The National Reform Council (NRC) is near the end of a five-day nationwide public survey on the charter draft that ends tomorrow.
After attending a public hearing in Chiang Mai on Saturday, Paiboon Nalinthrangkurn, an NRC member specialising in economic issues, revealed that certain areas of the charter had to be amended.
The Thai capital market should be equipped with a policy that helps it to organise and provide financial literacy to the general public, he said.
The capital market must be strengthened and regulations concerning the stock market that create unnecessary barriers should be amended. He also said a compulsory system for pensions should be introduced.
Somchai Richupan, chairman of the NRC |economic, financial and fiscal reform committee, said it was up to him to submit the proposal to amend the charter draft.
The group will proceed to making individual suggestions that will be assembled and discussed on May 12. The group will then submit its proposals for amendments to Borwornsak Uwanno, chairman of the Constitution Drafting Committee (CDC), on May 22.
As for the social aspect of the reforms, the proposal for the amendments is already half completed, according to NRC member Poldej Pinprateep, who said he and his NRC colleagues, Ampol Chindawattana and Chirmsak Pinthong, were nearly finished writing the document.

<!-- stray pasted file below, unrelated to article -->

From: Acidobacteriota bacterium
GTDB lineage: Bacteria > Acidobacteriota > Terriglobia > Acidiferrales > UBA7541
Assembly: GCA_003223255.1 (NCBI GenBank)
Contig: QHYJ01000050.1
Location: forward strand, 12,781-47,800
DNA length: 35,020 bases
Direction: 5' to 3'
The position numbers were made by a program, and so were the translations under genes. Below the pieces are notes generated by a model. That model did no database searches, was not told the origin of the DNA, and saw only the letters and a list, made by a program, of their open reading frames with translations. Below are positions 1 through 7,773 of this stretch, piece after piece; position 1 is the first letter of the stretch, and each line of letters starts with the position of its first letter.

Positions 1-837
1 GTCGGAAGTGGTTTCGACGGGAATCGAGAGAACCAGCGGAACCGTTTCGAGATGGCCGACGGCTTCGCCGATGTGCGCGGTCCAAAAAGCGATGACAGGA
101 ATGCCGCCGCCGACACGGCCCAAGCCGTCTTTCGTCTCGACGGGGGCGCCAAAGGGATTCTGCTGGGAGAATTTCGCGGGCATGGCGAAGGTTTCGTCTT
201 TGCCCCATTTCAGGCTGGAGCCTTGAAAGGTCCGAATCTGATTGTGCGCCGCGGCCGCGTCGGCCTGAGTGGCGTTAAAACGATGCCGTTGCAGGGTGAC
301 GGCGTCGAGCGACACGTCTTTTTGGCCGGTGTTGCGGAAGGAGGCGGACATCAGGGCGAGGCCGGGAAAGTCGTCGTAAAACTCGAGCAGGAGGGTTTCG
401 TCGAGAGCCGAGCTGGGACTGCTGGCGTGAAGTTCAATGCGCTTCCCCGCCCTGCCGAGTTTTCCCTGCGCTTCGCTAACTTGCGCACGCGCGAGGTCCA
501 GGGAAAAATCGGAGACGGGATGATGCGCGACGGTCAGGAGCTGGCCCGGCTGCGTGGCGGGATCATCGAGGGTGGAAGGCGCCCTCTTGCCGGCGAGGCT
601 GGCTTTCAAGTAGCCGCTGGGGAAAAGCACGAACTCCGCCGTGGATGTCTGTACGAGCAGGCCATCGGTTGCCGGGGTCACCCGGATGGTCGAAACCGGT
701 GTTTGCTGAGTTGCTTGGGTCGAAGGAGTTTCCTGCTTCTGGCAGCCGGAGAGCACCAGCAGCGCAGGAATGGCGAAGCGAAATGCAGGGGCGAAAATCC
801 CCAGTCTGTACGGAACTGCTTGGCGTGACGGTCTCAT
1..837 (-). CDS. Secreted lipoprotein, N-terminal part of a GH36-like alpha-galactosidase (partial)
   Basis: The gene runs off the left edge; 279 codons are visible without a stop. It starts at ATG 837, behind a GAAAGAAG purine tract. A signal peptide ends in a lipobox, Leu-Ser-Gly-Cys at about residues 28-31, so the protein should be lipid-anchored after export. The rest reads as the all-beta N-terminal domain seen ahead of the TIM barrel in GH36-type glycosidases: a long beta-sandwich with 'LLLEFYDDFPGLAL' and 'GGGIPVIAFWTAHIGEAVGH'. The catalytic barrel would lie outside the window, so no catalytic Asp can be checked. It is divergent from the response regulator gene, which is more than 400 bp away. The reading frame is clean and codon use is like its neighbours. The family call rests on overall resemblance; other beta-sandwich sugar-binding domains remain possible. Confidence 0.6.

Some of the suggestions have already been collected and are awaiting a meeting of the NRC group on social issues on Wednesday to reach final conclusions before submitting it to the CDC chairman.
Poldej said he expects 30 topics to be presented to the CDC chairman. For his part, Poldej has prepared ten issues relating to social and state administration to discuss with other NRC members on Wednesday.
"In the suggestions for the amendment made by the NRC on the issue related to the intention of the constitution, I believe that the CDC will |listen and consider [our proposal]," said Poldej, who was referring to the fact that the NRC suggestions were crucial with regard to whether or not the charter draft is adopted in the final analysis.
As for the issue of overwhelming power of the National Ethics Assembly to control the political system, some of the NRC members will present suggestions that will limit the National Ethics Assembly's power to review or investigate individuals within the framework of ethics and the moral code.
A suggestion will also be made to add a control mechanism that will monitor and scrutinise the work of the National Ethics Assembly. The watchdog agency has been envisaged to use the Office of the Auditor General and the National Anti-Corruption Commission.
This |suggestion regarding the power of the NEA has become controversial as the assembly was given the authority to scrutinise politicians and the entire political system without having a clear benchmark on the scope of ethics and morals.